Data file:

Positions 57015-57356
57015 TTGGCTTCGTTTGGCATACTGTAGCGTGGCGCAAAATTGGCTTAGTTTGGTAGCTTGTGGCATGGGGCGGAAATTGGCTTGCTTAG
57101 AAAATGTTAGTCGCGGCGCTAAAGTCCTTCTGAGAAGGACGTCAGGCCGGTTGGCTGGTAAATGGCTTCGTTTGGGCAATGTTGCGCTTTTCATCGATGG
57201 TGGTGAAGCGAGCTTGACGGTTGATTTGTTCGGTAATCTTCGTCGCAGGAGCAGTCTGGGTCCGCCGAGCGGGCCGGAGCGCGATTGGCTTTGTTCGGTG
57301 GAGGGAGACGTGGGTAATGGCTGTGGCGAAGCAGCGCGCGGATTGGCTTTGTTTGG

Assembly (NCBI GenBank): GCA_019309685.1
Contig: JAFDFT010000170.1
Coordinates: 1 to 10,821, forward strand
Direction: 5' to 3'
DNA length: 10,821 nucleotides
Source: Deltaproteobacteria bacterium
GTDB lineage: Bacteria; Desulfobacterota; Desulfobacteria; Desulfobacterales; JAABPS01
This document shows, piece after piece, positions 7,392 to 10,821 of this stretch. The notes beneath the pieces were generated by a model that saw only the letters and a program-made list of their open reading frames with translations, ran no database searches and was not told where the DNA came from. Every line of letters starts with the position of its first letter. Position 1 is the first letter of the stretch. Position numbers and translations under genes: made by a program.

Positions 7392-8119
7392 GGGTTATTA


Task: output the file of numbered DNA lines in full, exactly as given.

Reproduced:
Positions 57015-57356
57015 TTGGCTTCGTTTGGCATACTGTAGCGTGGCGCAAAATTGGCTTAGTTTGGTAGCTTGTGGCATGGGGCGGAAATTGGCTTGCTTAG
57101 AAAATGTTAGTCGCGGCGCTAAAGTCCTTCTGAGAAGGACGTCAGGCCGGTTGGCTGGTAAATGGCTTCGTTTGGGCAATGTTGCGCTTTTCATCGATGG
57201 TGGTGAAGCGAGCTTGACGGTTGATTTGTTCGGTAATCTTCGTCGCAGGAGCAGTCTGGGTCCGCCGAGCGGGCCGGAGCGCGATTGGCTTTGTTCGGTG
57301 GAGGGAGACGTGGGTAATGGCTGTGGCGAAGCAGCGCGCGGATTGGCTTTGTTTGG

Assembly (NCBI GenBank): GCA_019309685.1
Contig: JAFDFT010000170.1
Coordinates: 1 to 10,821, forward strand
Direction: 5' to 3'
DNA length: 10,821 nucleotides
Source: Deltaproteobacteria bacterium
GTDB lineage: Bacteria; Desulfobacterota; Desulfobacteria; Desulfobacterales; JAABPS01
This document shows, piece after piece, positions 7,392 to 10,821 of this stretch. The notes beneath the pieces were generated by a model that saw only the letters and a program-made list of their open reading frames with translations, ran no database searches and was not told where the DNA came from. Every line of letters starts with the position of its first letter. Position 1 is the first letter of the stretch. Position numbers and translations under genes: made by a program.

Positions 7392-8119
7392 GGGTTATTA